The wild waves of the Southern Ocean will rise to meet you as you arrive. This epic view will be your constant companion for the next 3 days. But it isn’t just a Great ‘Ocean’ Walk, you’ll also be awed by the towering ancient forest as you enter the 104-million-year-old Dinosaur Cove. You can’t help but imagine what one roamed here.
Next up, the deserted sands of windswept Johanna Beach. Beautifully raw and untamed. The lodge team will be waiting with a cool drink to greet you, so kick off the boots and walk barefoot while admiring the relentless waves of the ferocious Shipwreck Coast. It’s a view you could admire for hours but don’t forget that the foot spa and gourmet meal are waiting for you at the lodge!
After Day 1 you can see how this walk earns the title of ‘Great’. But the name only describes a part of it. On Day 2 you will see more ocean views and sandy beaches but will also hike the rolling hills of historic old farmland, explore shipwreck remains, wander through aromatic tea tree bushland, traverse creek crossings, be towered over by uniquely Australian giant eucalypt forests, wade in tea tree lakes and maybe get your first glimpse of the Apostles. From a window of a car you’d have no idea they were even there!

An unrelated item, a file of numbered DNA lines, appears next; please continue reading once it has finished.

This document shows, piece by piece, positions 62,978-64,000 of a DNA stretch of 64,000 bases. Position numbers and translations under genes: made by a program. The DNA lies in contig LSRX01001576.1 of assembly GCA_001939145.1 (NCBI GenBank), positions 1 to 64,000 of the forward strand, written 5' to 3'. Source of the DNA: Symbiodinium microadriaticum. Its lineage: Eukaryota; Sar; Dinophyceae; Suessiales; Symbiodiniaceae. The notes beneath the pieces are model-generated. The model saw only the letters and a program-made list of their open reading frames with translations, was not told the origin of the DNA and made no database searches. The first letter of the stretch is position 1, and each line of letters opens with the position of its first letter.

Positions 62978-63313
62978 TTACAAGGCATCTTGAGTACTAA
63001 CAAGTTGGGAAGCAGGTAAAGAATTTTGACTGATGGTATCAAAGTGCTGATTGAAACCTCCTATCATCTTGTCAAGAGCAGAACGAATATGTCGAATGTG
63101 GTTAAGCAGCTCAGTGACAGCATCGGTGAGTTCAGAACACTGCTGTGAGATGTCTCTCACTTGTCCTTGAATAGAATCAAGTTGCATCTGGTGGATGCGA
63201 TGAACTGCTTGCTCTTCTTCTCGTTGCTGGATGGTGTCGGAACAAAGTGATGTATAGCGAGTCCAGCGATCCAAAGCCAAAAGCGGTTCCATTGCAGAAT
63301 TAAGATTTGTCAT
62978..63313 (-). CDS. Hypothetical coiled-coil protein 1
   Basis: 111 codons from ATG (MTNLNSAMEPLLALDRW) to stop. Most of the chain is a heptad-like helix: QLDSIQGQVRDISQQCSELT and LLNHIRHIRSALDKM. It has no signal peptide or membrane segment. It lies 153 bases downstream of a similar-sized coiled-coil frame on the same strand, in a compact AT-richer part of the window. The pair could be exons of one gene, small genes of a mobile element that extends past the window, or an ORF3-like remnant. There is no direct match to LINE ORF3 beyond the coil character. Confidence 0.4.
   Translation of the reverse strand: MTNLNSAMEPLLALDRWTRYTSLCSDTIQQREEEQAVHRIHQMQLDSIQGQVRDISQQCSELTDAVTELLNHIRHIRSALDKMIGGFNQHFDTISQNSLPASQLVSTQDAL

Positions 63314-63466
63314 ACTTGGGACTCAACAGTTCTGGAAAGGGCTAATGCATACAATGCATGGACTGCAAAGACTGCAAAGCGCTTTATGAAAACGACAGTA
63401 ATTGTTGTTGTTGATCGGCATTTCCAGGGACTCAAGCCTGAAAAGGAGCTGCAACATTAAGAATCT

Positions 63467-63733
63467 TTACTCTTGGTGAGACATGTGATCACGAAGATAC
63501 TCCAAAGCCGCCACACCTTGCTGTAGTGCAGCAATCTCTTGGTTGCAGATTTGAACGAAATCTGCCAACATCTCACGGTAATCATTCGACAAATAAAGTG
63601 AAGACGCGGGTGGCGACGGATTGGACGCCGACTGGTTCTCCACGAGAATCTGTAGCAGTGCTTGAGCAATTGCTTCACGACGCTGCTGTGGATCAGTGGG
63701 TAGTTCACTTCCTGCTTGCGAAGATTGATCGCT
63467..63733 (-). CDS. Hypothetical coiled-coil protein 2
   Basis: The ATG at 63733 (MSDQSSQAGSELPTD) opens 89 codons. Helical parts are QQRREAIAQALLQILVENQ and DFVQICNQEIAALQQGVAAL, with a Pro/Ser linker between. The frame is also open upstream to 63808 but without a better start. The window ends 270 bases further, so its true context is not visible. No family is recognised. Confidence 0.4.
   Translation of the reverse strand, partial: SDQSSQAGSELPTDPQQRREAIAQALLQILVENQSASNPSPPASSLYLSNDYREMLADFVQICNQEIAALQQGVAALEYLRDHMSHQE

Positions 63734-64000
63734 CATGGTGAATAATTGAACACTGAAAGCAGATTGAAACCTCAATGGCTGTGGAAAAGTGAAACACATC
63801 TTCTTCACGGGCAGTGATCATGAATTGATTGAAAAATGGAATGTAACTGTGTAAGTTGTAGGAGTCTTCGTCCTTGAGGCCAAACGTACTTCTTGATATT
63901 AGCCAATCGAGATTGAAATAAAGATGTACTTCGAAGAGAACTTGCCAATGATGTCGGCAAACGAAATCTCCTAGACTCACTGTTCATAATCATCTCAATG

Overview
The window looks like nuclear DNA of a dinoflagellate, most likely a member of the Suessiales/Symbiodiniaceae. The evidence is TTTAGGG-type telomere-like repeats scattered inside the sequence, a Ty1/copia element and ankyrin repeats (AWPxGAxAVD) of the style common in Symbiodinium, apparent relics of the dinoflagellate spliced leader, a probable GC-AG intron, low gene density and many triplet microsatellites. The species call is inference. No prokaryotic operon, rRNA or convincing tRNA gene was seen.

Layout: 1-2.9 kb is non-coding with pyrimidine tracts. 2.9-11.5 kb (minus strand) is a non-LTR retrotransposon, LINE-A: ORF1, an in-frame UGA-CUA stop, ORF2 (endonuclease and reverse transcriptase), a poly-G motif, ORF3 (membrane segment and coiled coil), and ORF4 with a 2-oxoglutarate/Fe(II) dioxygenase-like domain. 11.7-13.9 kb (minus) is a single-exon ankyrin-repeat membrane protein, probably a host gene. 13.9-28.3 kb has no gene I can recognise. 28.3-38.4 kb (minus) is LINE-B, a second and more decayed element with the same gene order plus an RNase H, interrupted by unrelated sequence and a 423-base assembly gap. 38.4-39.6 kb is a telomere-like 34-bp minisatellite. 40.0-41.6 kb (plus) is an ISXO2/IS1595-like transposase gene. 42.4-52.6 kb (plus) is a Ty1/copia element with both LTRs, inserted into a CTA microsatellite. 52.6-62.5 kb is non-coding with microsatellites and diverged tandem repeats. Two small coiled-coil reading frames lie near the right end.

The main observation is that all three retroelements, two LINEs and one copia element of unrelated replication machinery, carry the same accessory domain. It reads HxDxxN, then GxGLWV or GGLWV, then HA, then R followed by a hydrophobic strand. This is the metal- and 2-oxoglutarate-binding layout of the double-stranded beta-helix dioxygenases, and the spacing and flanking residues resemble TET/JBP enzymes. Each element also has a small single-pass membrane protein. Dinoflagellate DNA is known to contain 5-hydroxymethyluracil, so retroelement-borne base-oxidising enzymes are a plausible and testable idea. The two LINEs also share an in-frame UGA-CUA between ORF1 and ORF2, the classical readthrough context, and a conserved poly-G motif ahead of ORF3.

We were dropped off at our starting point, Moonlight Head. You do need to be reasonably fit for this section of the track, it can be a little difficult as it winds its way downward through coastal shrub and tea tree forests to a newer section of the walk – The Gables Lookout. You’ll definitely want to get your camera out here. The Gables is one of the highest clifftop viewpoints in the country – a great spot to watch for whales in the winter.